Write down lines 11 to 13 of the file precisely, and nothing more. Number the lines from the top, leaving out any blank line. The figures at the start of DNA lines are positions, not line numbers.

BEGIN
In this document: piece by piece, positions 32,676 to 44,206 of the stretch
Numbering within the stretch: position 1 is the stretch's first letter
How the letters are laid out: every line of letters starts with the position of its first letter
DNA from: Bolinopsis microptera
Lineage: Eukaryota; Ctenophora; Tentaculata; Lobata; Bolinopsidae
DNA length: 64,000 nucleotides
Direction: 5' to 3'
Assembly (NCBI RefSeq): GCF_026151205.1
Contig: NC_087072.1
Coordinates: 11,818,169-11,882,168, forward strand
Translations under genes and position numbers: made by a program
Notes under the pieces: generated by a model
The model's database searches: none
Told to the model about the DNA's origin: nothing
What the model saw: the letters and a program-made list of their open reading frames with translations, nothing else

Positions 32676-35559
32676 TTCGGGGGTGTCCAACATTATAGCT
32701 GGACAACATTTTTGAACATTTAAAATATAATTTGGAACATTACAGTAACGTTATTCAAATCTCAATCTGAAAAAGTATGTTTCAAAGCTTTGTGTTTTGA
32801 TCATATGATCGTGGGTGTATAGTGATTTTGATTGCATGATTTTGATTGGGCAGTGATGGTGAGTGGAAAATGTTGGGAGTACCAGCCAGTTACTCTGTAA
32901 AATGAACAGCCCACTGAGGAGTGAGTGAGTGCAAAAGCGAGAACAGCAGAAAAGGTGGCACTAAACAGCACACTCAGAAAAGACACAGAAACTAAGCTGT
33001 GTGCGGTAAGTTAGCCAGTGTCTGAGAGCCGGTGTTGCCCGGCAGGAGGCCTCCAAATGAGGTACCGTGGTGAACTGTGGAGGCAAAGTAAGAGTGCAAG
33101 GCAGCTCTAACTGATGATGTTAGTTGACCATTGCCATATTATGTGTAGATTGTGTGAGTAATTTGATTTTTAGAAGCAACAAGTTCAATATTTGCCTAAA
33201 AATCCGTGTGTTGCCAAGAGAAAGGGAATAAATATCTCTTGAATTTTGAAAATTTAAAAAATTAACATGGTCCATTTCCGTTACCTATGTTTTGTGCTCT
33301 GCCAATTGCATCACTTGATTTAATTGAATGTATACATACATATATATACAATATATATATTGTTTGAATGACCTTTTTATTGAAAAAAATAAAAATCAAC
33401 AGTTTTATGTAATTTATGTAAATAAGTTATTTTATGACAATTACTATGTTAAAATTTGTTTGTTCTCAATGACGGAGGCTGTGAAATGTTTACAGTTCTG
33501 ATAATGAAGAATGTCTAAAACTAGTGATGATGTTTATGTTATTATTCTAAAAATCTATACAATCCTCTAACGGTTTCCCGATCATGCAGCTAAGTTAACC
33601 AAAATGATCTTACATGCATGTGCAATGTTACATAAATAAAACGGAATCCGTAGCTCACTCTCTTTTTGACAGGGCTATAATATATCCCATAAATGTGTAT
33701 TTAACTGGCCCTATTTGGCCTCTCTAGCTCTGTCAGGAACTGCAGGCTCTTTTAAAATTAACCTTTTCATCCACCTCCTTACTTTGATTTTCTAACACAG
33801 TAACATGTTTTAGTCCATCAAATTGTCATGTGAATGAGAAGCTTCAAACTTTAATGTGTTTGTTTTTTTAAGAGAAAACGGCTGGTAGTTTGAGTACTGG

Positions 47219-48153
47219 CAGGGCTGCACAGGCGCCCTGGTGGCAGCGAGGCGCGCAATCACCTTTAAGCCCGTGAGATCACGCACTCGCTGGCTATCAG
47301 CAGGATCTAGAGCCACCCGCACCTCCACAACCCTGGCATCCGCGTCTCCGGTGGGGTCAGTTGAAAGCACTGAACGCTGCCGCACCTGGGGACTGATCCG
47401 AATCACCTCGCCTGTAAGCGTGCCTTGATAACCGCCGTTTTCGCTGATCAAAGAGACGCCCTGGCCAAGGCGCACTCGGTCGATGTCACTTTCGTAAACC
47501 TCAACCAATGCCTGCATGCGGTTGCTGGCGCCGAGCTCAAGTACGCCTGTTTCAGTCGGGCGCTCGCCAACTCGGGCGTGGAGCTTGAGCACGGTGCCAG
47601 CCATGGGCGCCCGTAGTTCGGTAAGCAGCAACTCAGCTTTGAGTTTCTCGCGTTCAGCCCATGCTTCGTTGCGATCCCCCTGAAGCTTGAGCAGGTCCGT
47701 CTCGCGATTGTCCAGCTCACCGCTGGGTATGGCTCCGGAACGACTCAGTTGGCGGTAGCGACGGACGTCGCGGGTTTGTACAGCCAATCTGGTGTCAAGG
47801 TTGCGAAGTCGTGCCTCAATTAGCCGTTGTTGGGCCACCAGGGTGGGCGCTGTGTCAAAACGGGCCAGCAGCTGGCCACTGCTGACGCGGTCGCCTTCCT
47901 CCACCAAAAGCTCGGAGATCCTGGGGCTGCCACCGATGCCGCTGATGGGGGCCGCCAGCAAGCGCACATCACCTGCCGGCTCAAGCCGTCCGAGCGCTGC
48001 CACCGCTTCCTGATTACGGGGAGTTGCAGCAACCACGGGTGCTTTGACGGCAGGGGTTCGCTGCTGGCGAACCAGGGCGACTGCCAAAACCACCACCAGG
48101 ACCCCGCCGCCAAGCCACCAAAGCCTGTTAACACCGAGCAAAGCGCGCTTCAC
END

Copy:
Translations under genes and position numbers: made by a program
Notes under the pieces: generated by a model
The model's database searches: none